There is no hemming or hawing, no invitation to negotiate. Newspaper editors were surely disappointed to lose Calvin and Hobbes, which for some readers was the only reason they bought the newspaper.

But if you can't get what you want in life, the second-best thing to have is usually the certainty of not getting it. At least you can plan around that and eventually, come up with another solution.

The letter continues:

My interests have shifted, however, and I believe I've done what I can do within the constraints of daily deadlines and small panels. I am eager to work at a more thoughtful pace, with fewer artistic compromises. I have not yet decided on future projects, but my relationship with Universal Press Syndicate will continue.

This is polite and calm, but if you knew about the tension Watterson always had with the newspapers that carried his comic, it was also pointed. It really just makes clear that despite the following and financial success he had, this job of writing a daily newspaper comic just wasn't a good fit anymore.

We should also make a point about money. Watterson clearly had some level of monetary success, but at least during the early part of his tenure, his syndicate owned all the rights.

It's not clear how wealthy he became; some of those "celebrity net worth sites" estimate his net worth at $100 million or more, but the same ones estimated MY net worth at $1 billion, which I'm sorry to say is nowhere near correct. So take it with a grain of salt.

I mention all this because one might reasonably observe that it's easier to be calm and polite and to walk away from a dream job when it just doesn't fit as well anymore if you already have financial independence.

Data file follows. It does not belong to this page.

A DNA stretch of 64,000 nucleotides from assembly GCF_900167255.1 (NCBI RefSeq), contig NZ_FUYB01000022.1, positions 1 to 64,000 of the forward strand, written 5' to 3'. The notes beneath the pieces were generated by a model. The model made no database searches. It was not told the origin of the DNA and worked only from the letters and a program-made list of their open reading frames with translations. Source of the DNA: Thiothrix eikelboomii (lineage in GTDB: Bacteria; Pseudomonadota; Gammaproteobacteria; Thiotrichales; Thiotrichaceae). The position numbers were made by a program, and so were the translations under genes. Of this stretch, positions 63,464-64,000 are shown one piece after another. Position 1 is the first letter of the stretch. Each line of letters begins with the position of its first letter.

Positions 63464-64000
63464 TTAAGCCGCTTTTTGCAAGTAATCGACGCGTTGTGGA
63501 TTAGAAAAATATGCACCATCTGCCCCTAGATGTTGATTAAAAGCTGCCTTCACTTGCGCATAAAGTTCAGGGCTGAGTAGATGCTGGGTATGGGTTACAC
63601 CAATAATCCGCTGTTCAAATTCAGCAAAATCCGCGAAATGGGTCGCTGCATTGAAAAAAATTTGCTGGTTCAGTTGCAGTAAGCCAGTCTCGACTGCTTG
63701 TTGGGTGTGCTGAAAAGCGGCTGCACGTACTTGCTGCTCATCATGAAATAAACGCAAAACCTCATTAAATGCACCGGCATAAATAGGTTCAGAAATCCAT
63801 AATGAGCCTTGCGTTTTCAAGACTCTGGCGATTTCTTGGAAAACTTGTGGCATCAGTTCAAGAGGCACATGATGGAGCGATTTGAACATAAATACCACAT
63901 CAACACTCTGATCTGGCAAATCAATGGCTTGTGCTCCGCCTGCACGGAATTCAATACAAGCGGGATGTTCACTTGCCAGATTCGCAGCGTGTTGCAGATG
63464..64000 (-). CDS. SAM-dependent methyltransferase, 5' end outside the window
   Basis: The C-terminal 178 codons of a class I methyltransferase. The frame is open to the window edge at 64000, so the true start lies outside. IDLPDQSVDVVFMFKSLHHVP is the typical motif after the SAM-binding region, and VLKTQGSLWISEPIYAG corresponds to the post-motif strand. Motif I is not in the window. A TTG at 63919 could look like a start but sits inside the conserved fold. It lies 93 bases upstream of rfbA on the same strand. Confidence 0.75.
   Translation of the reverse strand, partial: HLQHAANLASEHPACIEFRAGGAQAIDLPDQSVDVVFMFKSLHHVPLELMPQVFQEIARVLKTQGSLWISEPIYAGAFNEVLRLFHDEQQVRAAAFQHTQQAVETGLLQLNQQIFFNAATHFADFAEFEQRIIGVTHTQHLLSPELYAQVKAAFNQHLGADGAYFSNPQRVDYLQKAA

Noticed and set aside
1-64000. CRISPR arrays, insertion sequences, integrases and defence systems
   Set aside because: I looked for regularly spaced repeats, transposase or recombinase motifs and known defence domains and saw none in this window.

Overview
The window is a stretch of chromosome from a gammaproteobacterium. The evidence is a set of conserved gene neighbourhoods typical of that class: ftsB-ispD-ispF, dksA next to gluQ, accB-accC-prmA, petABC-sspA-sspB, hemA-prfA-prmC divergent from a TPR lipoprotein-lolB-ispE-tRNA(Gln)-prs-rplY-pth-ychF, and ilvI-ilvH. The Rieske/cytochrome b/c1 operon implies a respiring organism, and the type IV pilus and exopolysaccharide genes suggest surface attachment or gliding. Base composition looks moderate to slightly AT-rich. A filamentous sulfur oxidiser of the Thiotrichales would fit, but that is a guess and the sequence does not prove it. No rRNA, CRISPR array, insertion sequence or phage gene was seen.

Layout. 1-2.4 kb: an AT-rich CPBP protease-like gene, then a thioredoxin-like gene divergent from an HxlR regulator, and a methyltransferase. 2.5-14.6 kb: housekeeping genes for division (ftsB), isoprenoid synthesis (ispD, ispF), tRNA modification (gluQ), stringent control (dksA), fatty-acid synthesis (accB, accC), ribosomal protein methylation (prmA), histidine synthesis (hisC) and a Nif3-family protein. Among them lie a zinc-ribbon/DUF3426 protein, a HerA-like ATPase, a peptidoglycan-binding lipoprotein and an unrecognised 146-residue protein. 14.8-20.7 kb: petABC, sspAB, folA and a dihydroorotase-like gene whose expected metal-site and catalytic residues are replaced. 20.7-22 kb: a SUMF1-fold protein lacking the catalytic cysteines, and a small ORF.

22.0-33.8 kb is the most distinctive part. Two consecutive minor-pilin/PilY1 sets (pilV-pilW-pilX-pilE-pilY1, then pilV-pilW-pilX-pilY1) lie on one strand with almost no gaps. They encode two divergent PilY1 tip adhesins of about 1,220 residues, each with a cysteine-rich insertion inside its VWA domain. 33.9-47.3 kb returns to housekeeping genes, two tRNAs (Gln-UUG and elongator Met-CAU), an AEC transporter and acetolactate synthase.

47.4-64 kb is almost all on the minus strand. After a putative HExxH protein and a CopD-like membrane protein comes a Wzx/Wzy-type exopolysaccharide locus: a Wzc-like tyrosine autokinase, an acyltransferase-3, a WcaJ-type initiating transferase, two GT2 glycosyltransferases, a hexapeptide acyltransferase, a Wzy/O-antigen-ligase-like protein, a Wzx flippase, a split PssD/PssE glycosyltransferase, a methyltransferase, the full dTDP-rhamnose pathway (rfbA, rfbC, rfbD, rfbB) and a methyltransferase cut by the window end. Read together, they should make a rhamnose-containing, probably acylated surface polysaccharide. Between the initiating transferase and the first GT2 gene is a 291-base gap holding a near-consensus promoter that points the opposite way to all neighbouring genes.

But it's also clear that Watterson intended to continue working -- just in different forms or formats than what he'd been doing. 

Back to the letter:

That so many newspapers would carry Calvin and Hobbes is an honor I'll long be proud of, and I've greatly appreciated your support and indulgence over the last decade. Drawing this comic strip has been a privilege and a pleasure, and I thank you for giving me the opportunity.

Bill Watterson

Always end on notes of gratitude, positivity, and sincerity. There's rarely a need to burn a bridge, and you never know who will be reading your words later. 

In the case of an employee leaving a job, or a company "firing" a difficult client, you might want to work with them again at some point. 

And in Watterson's case -- well, I doubt he could have predicted it, but here we are dissecting his words 26 years later.

Readers had a little bit less than two more months to enjoy Calvin and Hobbes, which published its last installment on New Year's Eve, 1995.

There are literally hundreds of Calvin and Hobbes strips that I still find funny and touching now, but let me choose just one to leave you with. It's about what happens when 6-year-old Calvin finds a dying raccoon and tries to nurse it back to health for a day, but ultimately the raccoon dies.

It was good stuff. And when Watterson decided to end the strip, he did it the right way.